Workshop Introduces NSF Knowledge and Distributed Intelligence Program

Rice University recently hosted a one-day workshop on the newly announced NSF Knowledge and Distributed Intelligence (KDI) Program, a foundation-wide effort to take advantage of today's unprecedented opportunities for rapid and efficient access to vast amounts of knowledge and information. Held on March 2, 1998, the workshop was attended by approximately 100 participants who learned about the program's plans to encourage and conduct interdisciplinary research that will enhance learning and communication and lead to greater understanding of living and engineered systems.

"The NSF KDI Workshop was both very informative and exciting," says Tony Elam, Executive Director of Rice's Computer and Information and Technology Institute. "This new NSF initiative inspired us to consider the many multidisciplinary research opportunities that exist across our campus."

The KDI Program will provide opportunities for interdisciplinary research between statistics and mathematical and computer sciences. Industrial participation is also encouraged. Proposals are being solicited from individuals or groups for research that is inherently multidisciplinary or has a clear impact on at least one other discipline. KDI will focus on three areas in fiscal year 1998: Knowledge Networking (KN), Learning and Intelligent Systems (LIS), and New Computational Challenges (NCC).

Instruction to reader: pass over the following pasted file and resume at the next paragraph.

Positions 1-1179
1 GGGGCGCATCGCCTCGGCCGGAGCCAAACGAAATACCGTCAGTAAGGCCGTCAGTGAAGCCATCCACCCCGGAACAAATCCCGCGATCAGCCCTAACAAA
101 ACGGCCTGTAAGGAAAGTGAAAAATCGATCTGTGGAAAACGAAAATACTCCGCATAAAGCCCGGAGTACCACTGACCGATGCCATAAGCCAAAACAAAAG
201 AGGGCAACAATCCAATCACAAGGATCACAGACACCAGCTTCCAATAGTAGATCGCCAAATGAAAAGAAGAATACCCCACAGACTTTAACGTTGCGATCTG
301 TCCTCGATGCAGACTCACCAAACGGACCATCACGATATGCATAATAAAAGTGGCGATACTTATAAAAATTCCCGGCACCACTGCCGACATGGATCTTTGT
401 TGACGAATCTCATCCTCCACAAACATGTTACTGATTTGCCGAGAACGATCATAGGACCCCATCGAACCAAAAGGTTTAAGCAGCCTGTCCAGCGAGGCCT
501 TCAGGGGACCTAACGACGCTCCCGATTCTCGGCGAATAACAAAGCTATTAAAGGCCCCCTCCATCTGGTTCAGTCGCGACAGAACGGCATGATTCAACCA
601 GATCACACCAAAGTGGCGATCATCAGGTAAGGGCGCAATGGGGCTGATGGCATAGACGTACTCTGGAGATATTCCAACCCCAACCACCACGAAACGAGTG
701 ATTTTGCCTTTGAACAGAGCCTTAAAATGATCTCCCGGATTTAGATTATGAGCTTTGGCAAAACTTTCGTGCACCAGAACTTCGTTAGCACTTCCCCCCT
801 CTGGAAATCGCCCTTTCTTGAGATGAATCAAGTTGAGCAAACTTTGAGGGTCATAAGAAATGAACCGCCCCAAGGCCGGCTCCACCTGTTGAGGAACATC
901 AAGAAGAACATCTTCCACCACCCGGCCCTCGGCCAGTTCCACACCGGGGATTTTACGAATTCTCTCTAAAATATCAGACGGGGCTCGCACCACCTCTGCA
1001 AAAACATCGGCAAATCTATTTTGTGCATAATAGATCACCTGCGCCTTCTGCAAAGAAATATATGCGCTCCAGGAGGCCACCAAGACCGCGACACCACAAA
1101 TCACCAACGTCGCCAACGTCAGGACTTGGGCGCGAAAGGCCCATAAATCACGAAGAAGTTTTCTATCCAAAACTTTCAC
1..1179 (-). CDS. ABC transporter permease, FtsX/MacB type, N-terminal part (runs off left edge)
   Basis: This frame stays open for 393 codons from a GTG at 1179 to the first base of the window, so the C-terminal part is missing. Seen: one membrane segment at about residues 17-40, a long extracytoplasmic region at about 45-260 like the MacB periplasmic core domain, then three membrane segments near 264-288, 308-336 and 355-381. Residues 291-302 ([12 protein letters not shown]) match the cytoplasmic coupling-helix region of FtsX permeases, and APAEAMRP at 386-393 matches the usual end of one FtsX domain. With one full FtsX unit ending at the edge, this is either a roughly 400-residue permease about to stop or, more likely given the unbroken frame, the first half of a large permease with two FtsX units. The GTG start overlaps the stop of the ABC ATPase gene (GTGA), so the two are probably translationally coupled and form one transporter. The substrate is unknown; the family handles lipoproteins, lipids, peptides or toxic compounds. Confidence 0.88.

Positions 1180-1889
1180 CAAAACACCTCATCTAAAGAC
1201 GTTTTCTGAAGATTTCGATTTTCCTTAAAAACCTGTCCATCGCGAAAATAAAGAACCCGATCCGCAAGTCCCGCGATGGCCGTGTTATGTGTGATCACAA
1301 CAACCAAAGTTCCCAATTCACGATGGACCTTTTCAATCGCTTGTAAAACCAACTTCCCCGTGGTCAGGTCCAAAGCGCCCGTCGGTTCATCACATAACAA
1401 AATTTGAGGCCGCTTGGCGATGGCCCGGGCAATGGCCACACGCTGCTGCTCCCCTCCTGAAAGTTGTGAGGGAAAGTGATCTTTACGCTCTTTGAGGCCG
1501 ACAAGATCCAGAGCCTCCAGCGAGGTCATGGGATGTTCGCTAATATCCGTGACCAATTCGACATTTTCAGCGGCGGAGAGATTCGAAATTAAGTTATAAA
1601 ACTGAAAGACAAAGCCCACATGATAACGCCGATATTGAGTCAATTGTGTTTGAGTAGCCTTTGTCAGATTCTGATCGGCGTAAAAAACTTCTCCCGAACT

Michael Steuerwalt of the NSF Division of Mathematical Sciences led off the March workshop with an announcement and description of the KDI program. The introduction was followed by a panel discussion on examples of technologies and research areas that are relevant to the KDI. A question-and-answer session concluded the meeting.

The panelists were Steuerwalt and Al Thaler (NSF), Wah Chiu (Baylor College of Medicine, Biosciences Department), Edward George (University of Texas, Statistics Department), Lennart Johnsson (University of Houston, Computer Science Department), George Phillips (Rice University, Keck Center, Computational Biology), Frank Shipman (Texas A&M, Digital Library Center/Computer Science), and Rick Stoll (Rice University, Baker Institute, Political Science).

For more information on KDI, see

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